"You have to have a sense of humor about it as well," she said. "You’re not a doctor, not saving people’s lives. It’s just acting, so don’t take it too seriously. Have empathy with the character you are playing, but leave it at the end of the day."

    The 35-year-old revealed that when starting out, she had heard other actors talk about "leaving the role at home." But "I’d never quite understood it until I started getting in to it," she said. "The hours are very long, so you can do really strange hours and then you have to just switch off and go to sleep. That can be a lot of pressure, especially if you’ve done a scene where you’ve been chased by a monster, or you’ve seen a death. So look after yourself, and look after your mental health as well."

    The pair discussed in general terms how they prepared for roles, and the differences they have found between acting for the large and the small screen. Beecham said that input was often welcomed in the former but frowned upon in the latter.

    "My last two films I’ve really liked the scripts and didn’t want to change them," she said. "But I did do a TV series. It needed ratings, to keep the ratings up. It was entertainment; it wasn’t very deep. There were lots of things I wanted to change about that, but I had no control. It was not welcomed, my opinion. So that’s just a different kind of job, really. There are just different jobs, [but] amazing, independent film is just a privilege to be in." She didn't share which TV series she was referring to.

    Beecham also said she hadn’t found much use for her classical theater training since moving on to movies. "I don’t believe you really need it," she said. "Especially with film. There are techniques you can use, but I have found life experience to be a much better teacher. Learning about yourself as a human being is a much better way of learning. Understanding human beings. Life."

    The 49-year-old Yong revealed she had landed her first role – in the Chinese series The Man Who Herds the Clouds (1997) – with no previous acting experience. "I trained myself," she said. "I was my own teacher, and I learned from exchanges with the director and other actors. You try your best to accumulate life experience in order to become a better actor."
    THREADS
    Into The Badlands
    Shanghai International Film Festival
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  8. #218
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    More on Emily

    The Widow is on FIRE!

    I'm tempted to make an indie thread just for Emily but I haven't done that for Daniel yet (and he's a personal friend).

    ‘Cruella’: Cannes Best Actress Winner Emily Beecham Joins Disney Live-Action Prequel With Emma Stone
    By Andreas Wiseman
    International Editor
    @AndreasWiseman
    September 20, 2019 7:24am


    Credit: Alberto Tandoi

    EXCLUSIVE: Cannes Best Actress 2019 winner Emily Beecham (Little Joe) has joined Disney’s live-action prequel Cruella.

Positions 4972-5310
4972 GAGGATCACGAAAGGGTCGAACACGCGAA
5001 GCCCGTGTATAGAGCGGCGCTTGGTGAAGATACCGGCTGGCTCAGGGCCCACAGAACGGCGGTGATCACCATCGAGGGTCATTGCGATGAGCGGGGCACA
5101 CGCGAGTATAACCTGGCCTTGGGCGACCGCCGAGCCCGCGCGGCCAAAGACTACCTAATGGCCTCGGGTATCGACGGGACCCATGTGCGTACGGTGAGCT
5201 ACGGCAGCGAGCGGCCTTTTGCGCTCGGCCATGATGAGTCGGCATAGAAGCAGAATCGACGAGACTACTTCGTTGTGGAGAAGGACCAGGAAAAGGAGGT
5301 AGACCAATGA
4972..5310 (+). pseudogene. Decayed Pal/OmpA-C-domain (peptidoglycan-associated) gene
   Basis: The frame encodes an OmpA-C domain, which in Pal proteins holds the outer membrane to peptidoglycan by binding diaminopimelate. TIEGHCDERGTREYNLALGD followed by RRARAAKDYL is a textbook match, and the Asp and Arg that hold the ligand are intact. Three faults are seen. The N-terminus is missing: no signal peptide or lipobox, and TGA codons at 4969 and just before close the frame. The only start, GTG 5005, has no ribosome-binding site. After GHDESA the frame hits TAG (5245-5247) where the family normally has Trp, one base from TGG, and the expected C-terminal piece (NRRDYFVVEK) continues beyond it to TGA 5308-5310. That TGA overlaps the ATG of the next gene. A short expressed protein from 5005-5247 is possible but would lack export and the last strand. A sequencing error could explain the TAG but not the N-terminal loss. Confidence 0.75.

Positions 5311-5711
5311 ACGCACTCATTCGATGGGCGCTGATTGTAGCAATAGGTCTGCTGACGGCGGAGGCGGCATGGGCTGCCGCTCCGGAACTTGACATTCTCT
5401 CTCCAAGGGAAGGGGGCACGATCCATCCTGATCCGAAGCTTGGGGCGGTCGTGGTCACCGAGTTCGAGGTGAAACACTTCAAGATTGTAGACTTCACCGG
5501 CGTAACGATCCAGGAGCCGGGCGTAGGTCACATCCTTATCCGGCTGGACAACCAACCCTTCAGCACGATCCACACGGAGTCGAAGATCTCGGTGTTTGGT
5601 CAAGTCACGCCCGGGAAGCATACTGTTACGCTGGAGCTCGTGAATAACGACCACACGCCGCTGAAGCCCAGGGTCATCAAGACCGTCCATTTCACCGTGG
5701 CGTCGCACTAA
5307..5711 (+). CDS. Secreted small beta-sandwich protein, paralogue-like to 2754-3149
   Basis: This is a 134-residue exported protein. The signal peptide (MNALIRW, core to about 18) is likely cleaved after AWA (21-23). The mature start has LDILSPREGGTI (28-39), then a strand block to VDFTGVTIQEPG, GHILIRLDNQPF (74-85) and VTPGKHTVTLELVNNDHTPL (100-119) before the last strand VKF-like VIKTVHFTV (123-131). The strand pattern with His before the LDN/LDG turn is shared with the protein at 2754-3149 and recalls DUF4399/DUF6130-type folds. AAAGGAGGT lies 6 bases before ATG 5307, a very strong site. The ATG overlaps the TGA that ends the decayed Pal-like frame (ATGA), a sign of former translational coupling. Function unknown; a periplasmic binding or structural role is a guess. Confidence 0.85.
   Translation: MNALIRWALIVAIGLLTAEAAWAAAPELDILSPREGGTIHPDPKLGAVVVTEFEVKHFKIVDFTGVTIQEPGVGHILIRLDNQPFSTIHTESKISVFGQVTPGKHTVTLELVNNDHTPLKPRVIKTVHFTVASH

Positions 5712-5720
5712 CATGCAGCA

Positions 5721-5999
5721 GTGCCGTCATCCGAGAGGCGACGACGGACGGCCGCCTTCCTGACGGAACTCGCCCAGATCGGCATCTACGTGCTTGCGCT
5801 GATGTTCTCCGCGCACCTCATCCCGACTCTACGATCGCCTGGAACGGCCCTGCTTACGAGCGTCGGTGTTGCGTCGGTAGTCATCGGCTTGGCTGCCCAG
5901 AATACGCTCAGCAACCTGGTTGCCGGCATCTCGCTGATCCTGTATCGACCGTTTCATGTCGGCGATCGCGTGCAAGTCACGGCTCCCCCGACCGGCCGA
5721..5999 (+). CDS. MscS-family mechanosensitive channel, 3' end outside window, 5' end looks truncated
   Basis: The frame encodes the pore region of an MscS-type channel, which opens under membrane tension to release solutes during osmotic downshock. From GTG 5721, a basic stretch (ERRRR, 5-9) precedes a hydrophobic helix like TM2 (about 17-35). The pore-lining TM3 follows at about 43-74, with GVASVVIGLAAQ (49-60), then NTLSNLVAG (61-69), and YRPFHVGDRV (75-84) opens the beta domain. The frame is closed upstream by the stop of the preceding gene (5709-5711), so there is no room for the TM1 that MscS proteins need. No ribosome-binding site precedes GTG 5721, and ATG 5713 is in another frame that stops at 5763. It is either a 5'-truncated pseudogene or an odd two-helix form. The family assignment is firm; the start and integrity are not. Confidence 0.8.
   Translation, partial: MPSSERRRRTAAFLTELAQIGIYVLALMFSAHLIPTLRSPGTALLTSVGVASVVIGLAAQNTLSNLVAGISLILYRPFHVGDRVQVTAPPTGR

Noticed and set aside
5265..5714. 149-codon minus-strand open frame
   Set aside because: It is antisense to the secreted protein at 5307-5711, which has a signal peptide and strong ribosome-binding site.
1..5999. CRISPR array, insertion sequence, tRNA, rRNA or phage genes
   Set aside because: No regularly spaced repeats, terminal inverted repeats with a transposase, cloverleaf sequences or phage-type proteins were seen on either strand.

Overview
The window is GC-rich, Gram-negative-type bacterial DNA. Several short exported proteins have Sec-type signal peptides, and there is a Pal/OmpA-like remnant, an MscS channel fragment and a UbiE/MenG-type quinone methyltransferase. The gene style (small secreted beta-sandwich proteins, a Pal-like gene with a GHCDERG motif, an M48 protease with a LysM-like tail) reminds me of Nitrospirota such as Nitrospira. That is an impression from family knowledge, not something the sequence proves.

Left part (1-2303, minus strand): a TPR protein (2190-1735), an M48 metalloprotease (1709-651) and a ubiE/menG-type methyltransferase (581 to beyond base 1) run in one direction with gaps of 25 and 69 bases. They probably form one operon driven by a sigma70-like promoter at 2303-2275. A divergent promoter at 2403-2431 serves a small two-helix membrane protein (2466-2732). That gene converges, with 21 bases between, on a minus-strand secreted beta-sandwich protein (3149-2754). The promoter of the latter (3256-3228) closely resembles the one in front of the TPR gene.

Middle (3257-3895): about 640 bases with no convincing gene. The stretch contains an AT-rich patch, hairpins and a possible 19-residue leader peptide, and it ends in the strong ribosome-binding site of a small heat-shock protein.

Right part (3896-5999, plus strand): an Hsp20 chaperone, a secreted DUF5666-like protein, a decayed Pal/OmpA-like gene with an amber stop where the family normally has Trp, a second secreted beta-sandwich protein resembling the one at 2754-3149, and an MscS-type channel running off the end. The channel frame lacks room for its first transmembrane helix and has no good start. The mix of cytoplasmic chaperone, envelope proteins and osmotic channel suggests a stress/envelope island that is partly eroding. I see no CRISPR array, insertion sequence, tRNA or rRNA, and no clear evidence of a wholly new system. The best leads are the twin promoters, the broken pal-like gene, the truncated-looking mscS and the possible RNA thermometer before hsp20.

About a young Cruella de Vil, the ‘baddie’ from Disney classic 101 Dalmations, the family pic is currently shooting in the UK at Shepperton Studios. Previously announced are Emma Stone as de Vil, Emma Thompson, Paul Walter Hauser and Joel Fry.


    ‘Cruella’ first-look photo
    Disney

    Story line and character details are being kept largely under wraps. Craig Gillespie (I, Tonya) is directing and U.S. release date is set for May 28, 2021, Memorial Day weekend. Disney released a fun first look at the movie at D23 this summer.

    Rising UK actress Beecham most recently starred with Ben Whishaw and Kerry Fox in drama-sci-fi Little Joe, which played in competition in Cannes and was picked up by Magnolia for U.S distribution. Beecham won the festival’s Best Actress prize for the film which rolls out this autumn and winter.

    She is also known for her roles in SXSW comedy-drama Daphne and AMC action-adventure series Into The Badlands. The actress recently starred with Anthony Mackie in Netflix sci-fi Outside The Wire and she has UK feature Sulphur And White upcoming.

    Beecham is repped by ICM, Troika and Seven Summits Pictures & Management.
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  9. #219
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    Back to Sunny...

    SEPTEMBER 26, 2019 6:00PM PT
    Daniel Wu Joins Genies Avatar Agency (EXCLUSIVE)
    By PATRICK FRATER
    Asia Bureau Chief


    CREDIT: MEDIAPUNCH/REX/SHUTTERSTOCK

    Asian-American star, Daniel Wu has partnered with Genies, the Los Angeles-based company that creates working avatars for celebrities.

    The company’s proprietary technology allows users to express ideas, thoughts, and feelings in a way they cannot with text, voice, or camera – and to be in two or more places at once. Other users include Rihanna, Cardi B and “Hustlers” star Jennifer Lopez

    Wu will use his avatars to help expand brand engagement in both China and the U.S., leveraging his dual celebrity status in both countries. He joins Yoshiki and Namie Amuro as Genie’s third strategic brand partner in the Asian marketplace this month.

    Wu has starred in over 50 films and is currently produces and stars in the AMC martial arts drama series “Into the Badlands.” Within Asia, his film hits include “Overheard” and “Go Away, Mr Tumor.”

    “Wu is an multi-hyphenate actor, producer and director, with a global fan base that is continuing to grow as he enters a third decade in the industry,” said Peter Loehr, senior advisor to Genies. “He stays relevant by being an innovator.”

    Within the Genies app and each platform, talent and brands can search through an extensive library of clothing, and then animations using keywords, emotional categories, or topical action packs that are refreshed every week.

    The company recently announced integration of its avatars on social media and chat platforms including Instagram, Snapchat, and WhatsApp and for Asia it has compatibility with social platforms Weibo, WeChat, Line, and Kakao.
    Daniel often likes my gram posts. That amuses me greatly.

    'multi-hyphenate' - must remember that term.
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  10. #220
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    18th Annual Unforgettable Gala


    Character Media Announces Nominees For 18th Annual Unforgettable Gala